Thursday, December 18, 2014

Change in law after sentencing would likely have resulted in lesser sentence

US v. Archie - In this appeal, the Fourth Circuit reviewed two sentencing issues: 1) whether the district court sentenced the defendant in violation of the 6th Amendment as set forth in Alleyne; and 2) whether the district court relied incorrectly on insufficient evidence in enhancing the defendant’s sentence under ACCA.  The Fourth Circuit affirmed.

Appellant Sherwin Archie pleaded guilty to charges arising from his part in the armed robbery of a Family Dollar store.  In anticipation of sentencing, the Probation Officer drafted a PSR, designating Archie an armed career criminal, based on three prior felony convictions: 1977 3rd degree robbery conviction from New York; 1983 attempted burglary conviction from New York; and a 1994 conviction from North Carolina for assault.  There was also evidence that Archie “brandished” a weapon in the armed robbery, and the district court made a judicial finding of brandishing, which raised the statutory minimum for Archie’s sentence.

Archie’s main issue on appeal is whether he waived the right to argue that his sentence was improperly enhanced by the district court’s determination that he brandished a weapon during the armed robbery, with the appellate waiver in his plea agreement.  Archie’s sentencing occurred just prior to the publication of the Supreme Court’s case Alleyne, which held that because mandatory minimum sentences increase the penalty for crimes, any fact that increases the mandatory minimum is an “element” of the crime that must be submitted to a jury.  

The Fourth Circuit found that, at the time of Archie’s sentencing, that the district court correctly applied the law that judicial factfinding that increases a mandatory minimum was permissible under the 6th Amendment.  Even though Alleyne soon overruled this position, the post-sentencing change in the law did not invalidate Archie’s appeal waiver, according to the Fourth Circuit.  The panel determined that Archie assumed the risk that the law under which he was sentenced could change later on, and that Archie’s appeal issue was buyer’s remorse.  Further, the Fourth Circuit has invalidated some appellate waivers in the past, but it chose not to do so here because the sentencing court did not violate “a fundamental constitutional or statutory right that was firmly established at the time of sentencing.”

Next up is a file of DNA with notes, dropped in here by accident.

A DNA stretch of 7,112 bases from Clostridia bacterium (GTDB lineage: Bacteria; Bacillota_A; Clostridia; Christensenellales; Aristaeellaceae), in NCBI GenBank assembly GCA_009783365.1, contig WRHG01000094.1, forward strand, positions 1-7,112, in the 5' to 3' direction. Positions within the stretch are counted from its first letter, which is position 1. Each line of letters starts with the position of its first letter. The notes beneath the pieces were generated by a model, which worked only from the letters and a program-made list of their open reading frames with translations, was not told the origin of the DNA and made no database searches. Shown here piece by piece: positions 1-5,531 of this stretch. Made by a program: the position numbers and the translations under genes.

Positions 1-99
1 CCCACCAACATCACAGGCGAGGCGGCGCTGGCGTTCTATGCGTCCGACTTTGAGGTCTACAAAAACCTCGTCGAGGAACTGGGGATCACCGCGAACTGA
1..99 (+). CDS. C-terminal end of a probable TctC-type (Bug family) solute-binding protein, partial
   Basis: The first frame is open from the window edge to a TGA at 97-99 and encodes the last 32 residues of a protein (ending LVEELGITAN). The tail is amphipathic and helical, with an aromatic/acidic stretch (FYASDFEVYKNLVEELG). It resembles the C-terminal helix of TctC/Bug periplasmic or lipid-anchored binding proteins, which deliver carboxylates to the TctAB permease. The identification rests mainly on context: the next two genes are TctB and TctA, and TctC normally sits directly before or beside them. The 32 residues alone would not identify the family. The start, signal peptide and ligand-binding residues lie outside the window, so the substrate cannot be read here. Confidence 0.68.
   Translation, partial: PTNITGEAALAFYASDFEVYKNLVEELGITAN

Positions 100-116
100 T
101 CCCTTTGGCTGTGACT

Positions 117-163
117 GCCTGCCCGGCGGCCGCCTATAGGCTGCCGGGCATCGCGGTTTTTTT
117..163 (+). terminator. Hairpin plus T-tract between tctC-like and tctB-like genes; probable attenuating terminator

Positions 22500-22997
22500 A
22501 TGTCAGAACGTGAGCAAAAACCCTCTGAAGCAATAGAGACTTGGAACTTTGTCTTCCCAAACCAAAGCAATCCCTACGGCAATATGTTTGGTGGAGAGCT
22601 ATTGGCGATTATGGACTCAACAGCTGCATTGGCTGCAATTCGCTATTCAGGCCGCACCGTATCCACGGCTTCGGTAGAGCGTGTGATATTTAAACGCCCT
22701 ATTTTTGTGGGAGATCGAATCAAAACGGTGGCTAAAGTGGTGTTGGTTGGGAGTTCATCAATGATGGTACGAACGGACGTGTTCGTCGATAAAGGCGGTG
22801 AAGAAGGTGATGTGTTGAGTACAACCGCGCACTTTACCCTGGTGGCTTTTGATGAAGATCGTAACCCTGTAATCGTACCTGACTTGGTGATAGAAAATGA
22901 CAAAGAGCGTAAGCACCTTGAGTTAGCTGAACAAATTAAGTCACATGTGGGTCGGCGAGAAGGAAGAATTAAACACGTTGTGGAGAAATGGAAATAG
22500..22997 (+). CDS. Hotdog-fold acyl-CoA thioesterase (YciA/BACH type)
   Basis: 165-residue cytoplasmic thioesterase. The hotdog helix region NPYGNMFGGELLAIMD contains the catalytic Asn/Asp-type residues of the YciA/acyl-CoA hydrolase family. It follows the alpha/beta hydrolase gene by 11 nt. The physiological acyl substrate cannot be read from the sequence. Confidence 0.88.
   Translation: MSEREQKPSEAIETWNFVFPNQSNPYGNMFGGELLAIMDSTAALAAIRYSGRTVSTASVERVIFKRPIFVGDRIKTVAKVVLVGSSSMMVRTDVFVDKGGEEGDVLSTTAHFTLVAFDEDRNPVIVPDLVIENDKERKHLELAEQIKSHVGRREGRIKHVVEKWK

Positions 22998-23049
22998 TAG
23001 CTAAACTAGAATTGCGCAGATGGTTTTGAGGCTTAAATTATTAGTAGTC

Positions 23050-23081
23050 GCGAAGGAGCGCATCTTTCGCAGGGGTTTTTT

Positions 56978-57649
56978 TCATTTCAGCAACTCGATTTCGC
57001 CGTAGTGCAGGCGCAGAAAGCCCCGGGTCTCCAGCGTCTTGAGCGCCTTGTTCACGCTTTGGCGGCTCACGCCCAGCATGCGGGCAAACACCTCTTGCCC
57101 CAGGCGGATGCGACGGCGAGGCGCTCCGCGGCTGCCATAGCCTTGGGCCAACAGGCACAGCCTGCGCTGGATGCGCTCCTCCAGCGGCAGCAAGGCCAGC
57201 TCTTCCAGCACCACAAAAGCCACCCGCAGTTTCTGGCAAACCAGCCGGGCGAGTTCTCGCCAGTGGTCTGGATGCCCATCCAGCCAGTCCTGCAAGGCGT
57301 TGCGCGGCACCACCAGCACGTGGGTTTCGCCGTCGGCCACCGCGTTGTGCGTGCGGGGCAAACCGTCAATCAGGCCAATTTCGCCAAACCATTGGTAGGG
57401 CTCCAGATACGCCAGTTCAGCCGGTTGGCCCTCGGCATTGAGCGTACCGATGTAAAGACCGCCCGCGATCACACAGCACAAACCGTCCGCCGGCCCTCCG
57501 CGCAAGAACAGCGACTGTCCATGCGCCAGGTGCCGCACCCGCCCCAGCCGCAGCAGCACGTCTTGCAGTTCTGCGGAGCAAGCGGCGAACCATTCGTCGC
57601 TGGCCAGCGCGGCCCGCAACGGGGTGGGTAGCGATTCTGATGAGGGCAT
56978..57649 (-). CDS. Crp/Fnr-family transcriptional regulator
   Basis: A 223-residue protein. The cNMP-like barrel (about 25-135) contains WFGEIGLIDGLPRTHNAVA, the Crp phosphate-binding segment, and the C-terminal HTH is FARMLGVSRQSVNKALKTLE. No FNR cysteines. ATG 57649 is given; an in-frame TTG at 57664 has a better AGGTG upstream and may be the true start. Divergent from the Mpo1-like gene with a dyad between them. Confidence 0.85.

Next, Archie argued that there was insufficient evidence to prove the existence of the 1977 3rd degree robbery conviction, as the court had relied upon computerized records to establish the fact of this conviction.  Of the four records the district court considered, one of the records had an inconsistent date.  The district court disagreed and determined that the records provided established by a preponderance the conviction.  On appeal, the Fourth Circuit determined that it had previously considered the issue of what records a district court may consider in determining the fact of a prior conviction and that certified computer printouts, such as the ones submitted here by the Government, were sufficient to prove the fact of a prior conviction.

(Decided November 17, 2014).

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